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Ian R Macleod

Interview with Sean O'Connell

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Ian, in your new novel 'Wake Up and Dream’ you leave the settings of ‘The Light Ages’ behind. What is the new book all about?

It’s set in a somewhat alternate version of Hollywood in 1940. The talkies are old hat, and have been replaced by the feelies, which transmit emotions through wire recordings which are fed out through grids from behind the screen. The main character is a failed actor called Clark Gable. He gets an offer to impersonate a successful screenwriter which turns out (as these kind of offers so often do) to be too good to be true. It’s an exploration of a world which is both bright and glamorous, but also dark and mysterious.

Would you say that 'Wake Up and Dream’ is rather a crossover fiction than a classical fantasy novel, and if so, isn’t it something that makes publishers upset, because it will never really fit into the streamlined pigeon-holes of the so called best-selling genres?

I guess I have to agree in that, like most of my works, Wake Up and Dream lies at the boundary of several different kinds fiction. But genres are always shifting, and if writers didn’t experiment, fiction itself would have long ago been dead. Not that I write slightly unusual works to be difficult; it’s simply what appeals to me most. But it is a harder task to get your work out there into the marketplace. Books are products at the end of the day, and, rather like the sellers of any other product, be it biscuits or hotels, publishers tend to try to repeat past successes or imitate products from other companies which have worked in commercial terms. Of course, that will only take you so far, and people tire of having endless small variations on the same theme. So innovation is important, but does involve a higher element of risk. But the rewards are also potentially greater, too.

Does the fantastic literature in your opinion need new frontiers? Do we have to go and discover new terra incognita?

Maybe that’s in part what I’m trying to do, although, as I say, I’m really just trying to find things which interest me. That, and I’m very wide in what I like to read, and am continually trying to find new and surprising and different things (at least for me) to try to write about. One thing which I imagine will happen as the so-called West ceases to be economically dominant is that we will see even more input from other cultures, and not just as “local colour”.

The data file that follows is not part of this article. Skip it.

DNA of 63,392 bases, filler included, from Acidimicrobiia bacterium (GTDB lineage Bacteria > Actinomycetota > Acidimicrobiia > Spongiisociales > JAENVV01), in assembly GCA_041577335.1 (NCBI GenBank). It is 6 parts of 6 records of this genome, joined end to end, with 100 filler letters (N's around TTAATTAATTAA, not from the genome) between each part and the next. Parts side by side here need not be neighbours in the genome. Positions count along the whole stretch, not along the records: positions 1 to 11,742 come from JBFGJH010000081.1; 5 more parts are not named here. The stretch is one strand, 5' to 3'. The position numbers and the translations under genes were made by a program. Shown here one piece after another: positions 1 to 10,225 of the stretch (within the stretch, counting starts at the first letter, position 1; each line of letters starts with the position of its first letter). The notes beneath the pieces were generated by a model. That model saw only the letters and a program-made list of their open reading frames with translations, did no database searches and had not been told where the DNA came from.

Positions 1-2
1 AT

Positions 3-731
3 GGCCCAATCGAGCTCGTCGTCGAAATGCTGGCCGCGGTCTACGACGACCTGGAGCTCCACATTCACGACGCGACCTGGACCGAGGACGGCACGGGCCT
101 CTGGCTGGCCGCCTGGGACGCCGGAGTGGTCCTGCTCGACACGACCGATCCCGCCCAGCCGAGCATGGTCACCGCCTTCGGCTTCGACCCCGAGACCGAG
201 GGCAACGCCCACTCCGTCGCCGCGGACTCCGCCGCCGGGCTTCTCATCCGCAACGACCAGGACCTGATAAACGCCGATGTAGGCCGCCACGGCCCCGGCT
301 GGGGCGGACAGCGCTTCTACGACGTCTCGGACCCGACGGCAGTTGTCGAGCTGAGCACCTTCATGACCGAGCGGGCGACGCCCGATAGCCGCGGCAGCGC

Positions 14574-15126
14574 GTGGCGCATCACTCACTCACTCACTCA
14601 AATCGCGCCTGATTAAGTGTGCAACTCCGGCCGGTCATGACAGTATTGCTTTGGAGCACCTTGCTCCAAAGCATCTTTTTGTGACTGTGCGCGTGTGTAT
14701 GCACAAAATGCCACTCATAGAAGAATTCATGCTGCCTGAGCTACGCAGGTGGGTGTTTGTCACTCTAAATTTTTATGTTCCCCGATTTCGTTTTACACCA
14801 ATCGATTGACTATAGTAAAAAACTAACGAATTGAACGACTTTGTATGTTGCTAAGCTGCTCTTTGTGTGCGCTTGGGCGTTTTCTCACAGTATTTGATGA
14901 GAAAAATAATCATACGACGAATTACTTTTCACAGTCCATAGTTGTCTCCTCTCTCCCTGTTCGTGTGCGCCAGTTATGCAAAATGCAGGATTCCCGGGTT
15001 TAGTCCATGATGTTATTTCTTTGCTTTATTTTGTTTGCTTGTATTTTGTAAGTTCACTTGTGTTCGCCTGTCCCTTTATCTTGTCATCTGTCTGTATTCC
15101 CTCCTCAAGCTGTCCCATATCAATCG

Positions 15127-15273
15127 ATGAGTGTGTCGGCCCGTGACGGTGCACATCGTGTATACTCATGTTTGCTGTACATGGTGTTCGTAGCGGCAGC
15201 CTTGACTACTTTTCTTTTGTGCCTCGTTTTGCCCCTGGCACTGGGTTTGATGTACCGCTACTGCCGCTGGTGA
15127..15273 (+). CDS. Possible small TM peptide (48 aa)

In your novel ‘The Light Ages’ (dt. “Aether”) London played a great role – why are such cities fascinating for the writer and the reader?

I do think that one noticeable development in the genre has been the urbanisation of fantasy. But that fits in with most of our own core experiences when we were young. We didn’t spend our childhoods wandering in dark forests - most of us didn’t anyway. More likely, it was old factories, odd shopping centres, strange-seeming streets which excited our sense of danger and curiosity. There is a sense in a big city that what’s around the corner could be surprising, or could have changed from the last time we turned that way. Cities are so big and have so much life going on in them that there’s a feeling that no-one’s really in control, or knows exactly what’s going to happen. Which is, of course, very appealing to writers.

It seems that during the years British writers have abandoned ‘Sword and Sorcery’ and ‘High Fantasy’ more and more and turned to a more industrial influenced kind of fantasy. Where do you see the origins of this development?

To develop what I was saying in the last answer, machines are much more a part of our lives than plants or animals. And, of course, we invent our own personal feelings and mythologies for them, just as people in the past or in other cultures would have done for horses and trees. Think of how we feel about our cars or our computers - we may not like them, but we know we’re dependant on them, and that, in a sense, they are also beyond our comprehension. As to why so much fantasy (mine included) has often used the Victorian period, I think that it’s a question of finding a way of incorporating what I’ve described without making it too ordinary, and also casting a backwards glance toward the more traditional fairy story. So, it’s a halfway station which allows you explore the modern and the old, and the strange and the familiar, all at once. There are also certain times which seem to be particularly iconic. The Victorian era was one. And, as I hope I illustrate in Wake Up and Dream, Hollywood in its Golden Age was another. I wouldn’t be at all surprised if we soon encounter a fair amount of fiction set in, for example, the Swinging Sixties. In fact, that gives me an idea…

 

This is the English language version of an interview with Sean O'Connell on the German website http://wortwellen.wordpress.com/

 

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